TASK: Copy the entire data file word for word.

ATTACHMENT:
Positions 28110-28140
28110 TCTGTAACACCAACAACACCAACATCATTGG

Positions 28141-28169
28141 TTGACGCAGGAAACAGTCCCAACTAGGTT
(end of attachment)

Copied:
Positions 28110-28140
28110 TCTGTAACACCAACAACACCAACATCATTGG

Positions 28141-28169
28141 TTGACGCAGGAAACAGTCCCAACTAGGTT